Although students may ultimately be evaluated by their competency and skills, many in opposition claim that affirmative action accepts lesser-qualified applicants to begin with. It is evident that in today’s college admissions process “skill and expertise are no longer the sole adjudicators of acceptance” (Kaufman). For underrepresented minorities, many universities have a set quota or range for the number of students they must accept from each particular group. Thus, if a school promises to double the number of African American students in its subsequent graduating class, it will have to “reach deeper into its pool of black applicants, admitting those with weaker qualifications” (Haidt). This is commonly known as the mismatch effect, as it yields a negative outcome for minority students because they are thrown into an environment for which they are unsuited for. A student who would flourish at “Wake Forest or the University of Richmond, instead finds himself at Duke, where the professors are not teaching at a pace designed for him” (Sander). Coming in with significantly less academic preparation than nearly all of the classmates, it is nearly impossible for minority students to keep up with the rigor of the university. As a result, when affirmative-action beneficiaries are admitted to prestigious colleges for which they are not qualified by test scores and grade point averages, they are rarely academically competitive among other students “and fewer pass bar exams than if they had attended lower-ranked schools” (Strauss), where they would have been accepted regardless of preference. Therefore, it is not surprising that most minorities rank toward the bottom of their graduating class, and their dropout rates are higher than those of other ethnicities. Moreover, many believe that this contributes to an overall decrease in the competency of the student body as a result of the minority students who are not at par with their more talented peers.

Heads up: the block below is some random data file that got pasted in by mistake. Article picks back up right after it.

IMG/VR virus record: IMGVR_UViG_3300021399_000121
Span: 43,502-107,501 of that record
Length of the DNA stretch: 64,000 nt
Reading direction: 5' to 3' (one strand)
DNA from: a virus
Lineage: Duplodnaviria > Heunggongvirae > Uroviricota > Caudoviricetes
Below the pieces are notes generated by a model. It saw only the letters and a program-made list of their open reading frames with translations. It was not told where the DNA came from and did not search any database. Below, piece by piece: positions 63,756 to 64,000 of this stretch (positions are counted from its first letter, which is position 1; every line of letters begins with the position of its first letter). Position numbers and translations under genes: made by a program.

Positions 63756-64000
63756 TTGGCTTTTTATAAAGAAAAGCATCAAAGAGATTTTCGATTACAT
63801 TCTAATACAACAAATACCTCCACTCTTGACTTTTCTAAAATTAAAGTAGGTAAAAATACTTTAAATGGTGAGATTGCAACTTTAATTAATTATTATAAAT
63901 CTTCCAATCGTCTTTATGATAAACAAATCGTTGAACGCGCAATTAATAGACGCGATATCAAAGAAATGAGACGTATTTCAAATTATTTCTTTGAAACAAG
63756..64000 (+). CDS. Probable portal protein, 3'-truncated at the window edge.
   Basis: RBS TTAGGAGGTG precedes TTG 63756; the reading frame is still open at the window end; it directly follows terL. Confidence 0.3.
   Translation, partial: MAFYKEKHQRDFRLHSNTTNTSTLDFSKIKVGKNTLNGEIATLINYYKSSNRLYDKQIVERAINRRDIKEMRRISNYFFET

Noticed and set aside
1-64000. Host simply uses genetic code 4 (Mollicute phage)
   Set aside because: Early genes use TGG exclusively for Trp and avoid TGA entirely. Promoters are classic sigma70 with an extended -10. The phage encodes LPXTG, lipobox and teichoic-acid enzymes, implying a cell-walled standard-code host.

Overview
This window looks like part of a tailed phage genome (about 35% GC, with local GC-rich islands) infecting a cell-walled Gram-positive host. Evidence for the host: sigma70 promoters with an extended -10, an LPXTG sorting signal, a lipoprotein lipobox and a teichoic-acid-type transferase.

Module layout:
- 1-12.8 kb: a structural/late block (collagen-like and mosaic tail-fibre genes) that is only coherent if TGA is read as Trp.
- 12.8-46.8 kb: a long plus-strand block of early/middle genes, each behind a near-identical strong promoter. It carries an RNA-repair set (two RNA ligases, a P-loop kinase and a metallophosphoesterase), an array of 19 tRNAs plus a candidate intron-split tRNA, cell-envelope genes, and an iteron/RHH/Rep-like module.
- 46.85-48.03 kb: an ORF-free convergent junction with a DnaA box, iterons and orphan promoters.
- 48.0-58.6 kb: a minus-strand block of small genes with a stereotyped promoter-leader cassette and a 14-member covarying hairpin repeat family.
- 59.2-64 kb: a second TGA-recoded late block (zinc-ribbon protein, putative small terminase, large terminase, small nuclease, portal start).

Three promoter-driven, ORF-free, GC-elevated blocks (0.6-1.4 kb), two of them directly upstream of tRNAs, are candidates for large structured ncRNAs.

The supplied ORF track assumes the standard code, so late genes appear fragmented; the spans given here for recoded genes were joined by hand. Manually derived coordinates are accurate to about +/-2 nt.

The admittance of under qualified students solely on the basis of ethnicity has also sparked outcries of “reverse discrimination” against Asians and other non-minority groups. College admissions ignite deep anxieties particularly for Asian families, who spend more than any other demographic on education. Asian Americans, by percentage, “make up more of the student body at elite universities than they do of the population as a whole” (Shyong). Thus, many have criticized affirmative action policies for discriminating against Asian American applicants to alter these ratios in favor of underrepresented minorities. Many college experts have tried to quantify this “reverse discrimination” that supposedly takes place against Asians. In a presentation to rising high school seniors, admissions counselor Ann Lee, shows three columns of numbers that “try to measure how race and ethnicity affect acceptances by using the term ‘bonus’ to describe how many extra SAT points an applicant's race is worth.” African Americans receive a bonus of two hundred and thirty points, while Hispanics receive a slightly lower addition of one hundred and eighty five points. However, the statistic for Asian Americans is the most startling, as Lee reports that these students are actually penalized 50 SAT points (qtd. in Shyong). Yet, this study should be taken with a grain of salt as there is no scientific way of verifying these farfetched conclusions. Ann Lee also has no substantial authority or credibility to present such unsubstantiated data. Furthermore, these numbers may also be slightly biased since the author is Asian himself. Some Asian Americans have also gone as far as to go to court with accusations of reverse discrimination. A new lawsuit filed against Harvard University “cites an Asian-American student who was denied acceptance despite being valedictorian of a competitive high school, achieving a perfect ACT score and a perfect score of 800 on two of the SAT II subject exams, and participating in numerous extracurricular and volunteer activities” (Paulson). While this case may seem to exemplify the ‘reverse discrimination’, it fails to mention other critical parts of the student’s application such as teacher recommendations and the personal statement which may have been the reasons for the student’s rejection. Reverse discrimination is a largely overdramatized issue that is barely prominent in the workforce as well. In fact, “of 91,000 employment discrimination cases before the Equal Employment Opportunity Commission, less than 2 percent are reverse discrimination cases” (Shelton). Even though many students believe reverse discrimination is an immense issue, it is actually only a minute concern in the corporate world and in the admissions process.